The new 2016 BMW X1 is, for the most part, a very good car.
Yet there’s a big asterisk to this: It just doesn’t feel much like a BMW.
In this age when executives and product planners wax poetic about preserving the “brand DNA”—seemingly to no end—this feels like a model that tosses much of it to the wayside. Disguise the styling and obvious bits, and we’d venture to say that even BMW loyalists might not single out the X1 as one of their own.
If you’re a longtime BMW fan, that’s damning praise. You probably appreciate some of the traits that you know will be reliably baked into every BMW model—like nice, near-neutral handling, superb seats, and the feeling that you’re sitting down near the vehicle’s center of mass.
The previous BMW X1 wasn’t a very spacious or space-efficient car; it didn’t ride all that well; and the cabin could be rather noisy; but it handled like a rear-wheel-drive sport coupe—just one that happened to have a tall roof, a hatch, and four doors.
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The new 2016 X1 is pretty much the polar opposite. It’s the first front-wheel-drive-based BMW ever; it’s incredibly well laid-out and space-efficient; it rides quietly and comfortably; it makes advances toward unpaved terrain in a way the X1 never did before; and its handling is tidy but uninspiring.
The X1's steering is superb, and it’s what really redeems this model as a pleasant city and suburban roundabout. It tracks well on the highway or in tight alleys, with precise, well-weighted control off center, unwinding smoothly under power in a way that’s relatively rare in front- or all-wheel-drive cars.
It's small-car fuel-efficient, too. Over 140 miles, covering mixed conditions that included an hour in dense urban stop-and-go and an hour in relaxed highway cruising—and nearly everything in between—we averaged 25 mpg according to the trip computer; that nearly ties the X1’s 26-mpg EPA Combined figure (and 22/32 mpg city/highway ratings).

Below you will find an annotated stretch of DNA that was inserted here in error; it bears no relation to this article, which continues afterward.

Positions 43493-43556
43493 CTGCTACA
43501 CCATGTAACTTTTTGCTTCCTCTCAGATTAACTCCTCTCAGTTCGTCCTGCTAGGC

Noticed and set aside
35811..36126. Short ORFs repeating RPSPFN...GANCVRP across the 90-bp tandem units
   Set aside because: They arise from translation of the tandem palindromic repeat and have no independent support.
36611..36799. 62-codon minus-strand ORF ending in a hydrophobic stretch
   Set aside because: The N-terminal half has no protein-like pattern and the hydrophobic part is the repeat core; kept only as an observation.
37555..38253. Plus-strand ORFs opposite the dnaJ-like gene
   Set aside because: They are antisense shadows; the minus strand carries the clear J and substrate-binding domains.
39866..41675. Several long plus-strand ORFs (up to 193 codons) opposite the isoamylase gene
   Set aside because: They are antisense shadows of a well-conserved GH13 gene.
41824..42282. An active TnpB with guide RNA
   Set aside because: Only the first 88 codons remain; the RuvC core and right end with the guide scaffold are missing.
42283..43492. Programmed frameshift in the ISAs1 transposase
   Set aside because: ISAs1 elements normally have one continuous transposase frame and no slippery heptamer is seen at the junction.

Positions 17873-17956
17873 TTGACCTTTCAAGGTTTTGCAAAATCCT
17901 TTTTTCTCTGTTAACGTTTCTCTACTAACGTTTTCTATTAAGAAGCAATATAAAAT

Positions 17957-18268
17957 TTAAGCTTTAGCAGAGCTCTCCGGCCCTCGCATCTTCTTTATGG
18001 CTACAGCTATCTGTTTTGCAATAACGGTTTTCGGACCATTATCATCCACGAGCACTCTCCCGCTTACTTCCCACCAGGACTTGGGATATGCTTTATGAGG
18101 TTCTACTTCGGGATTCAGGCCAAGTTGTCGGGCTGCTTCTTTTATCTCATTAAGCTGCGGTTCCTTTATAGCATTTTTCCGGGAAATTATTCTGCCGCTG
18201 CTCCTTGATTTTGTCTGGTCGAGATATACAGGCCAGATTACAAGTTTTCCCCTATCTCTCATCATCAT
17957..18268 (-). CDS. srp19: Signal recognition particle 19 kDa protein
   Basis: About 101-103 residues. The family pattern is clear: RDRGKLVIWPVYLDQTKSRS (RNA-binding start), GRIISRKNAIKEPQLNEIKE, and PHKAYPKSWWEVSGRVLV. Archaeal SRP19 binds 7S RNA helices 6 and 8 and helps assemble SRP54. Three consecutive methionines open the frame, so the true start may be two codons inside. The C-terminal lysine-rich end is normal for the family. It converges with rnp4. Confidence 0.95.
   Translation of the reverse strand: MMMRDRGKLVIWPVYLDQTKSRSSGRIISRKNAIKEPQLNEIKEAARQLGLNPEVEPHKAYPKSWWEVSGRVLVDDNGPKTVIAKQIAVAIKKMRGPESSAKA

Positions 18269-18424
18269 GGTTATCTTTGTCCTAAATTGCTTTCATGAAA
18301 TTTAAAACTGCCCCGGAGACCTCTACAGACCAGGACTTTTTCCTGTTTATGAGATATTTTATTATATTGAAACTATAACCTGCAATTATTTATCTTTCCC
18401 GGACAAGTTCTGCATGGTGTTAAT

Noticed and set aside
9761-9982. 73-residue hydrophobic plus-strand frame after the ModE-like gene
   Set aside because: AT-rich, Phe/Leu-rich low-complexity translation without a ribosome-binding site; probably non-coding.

2016 BMW X1Enlarge Photo
The 2.0-liter turbocharged, direct-injection “TwinTurbo” four-cylinder engine is essentially what’s used in many other places in the BMW (and Mini) lineup, and here it makes 228 horsepower and 258 pound-feet of torque; working with the eight-speed automatic transmission, there’s excellent straight-line acceleration (0-60 in about six seconds) plus strong passing power when you need it.
Through Driving Dynamic Control, you can bring up Sport, Comfort, and Eco Pro modes, which changes the calibration of the electric power steering, accelerator sensitivity, and shift behavior/points. While the lack of a Sport+ mode is pretty telling about BMW’s intent with this model, we found a wider range than usual between these three settings—especially in powertrain respects. Quick transitionary bursts of power are painfully hesitant in Eco Pro, and even Comfort mode sometimes, yet they’re a lot sharper in Sport or if you shift over to the manual-control shift gate.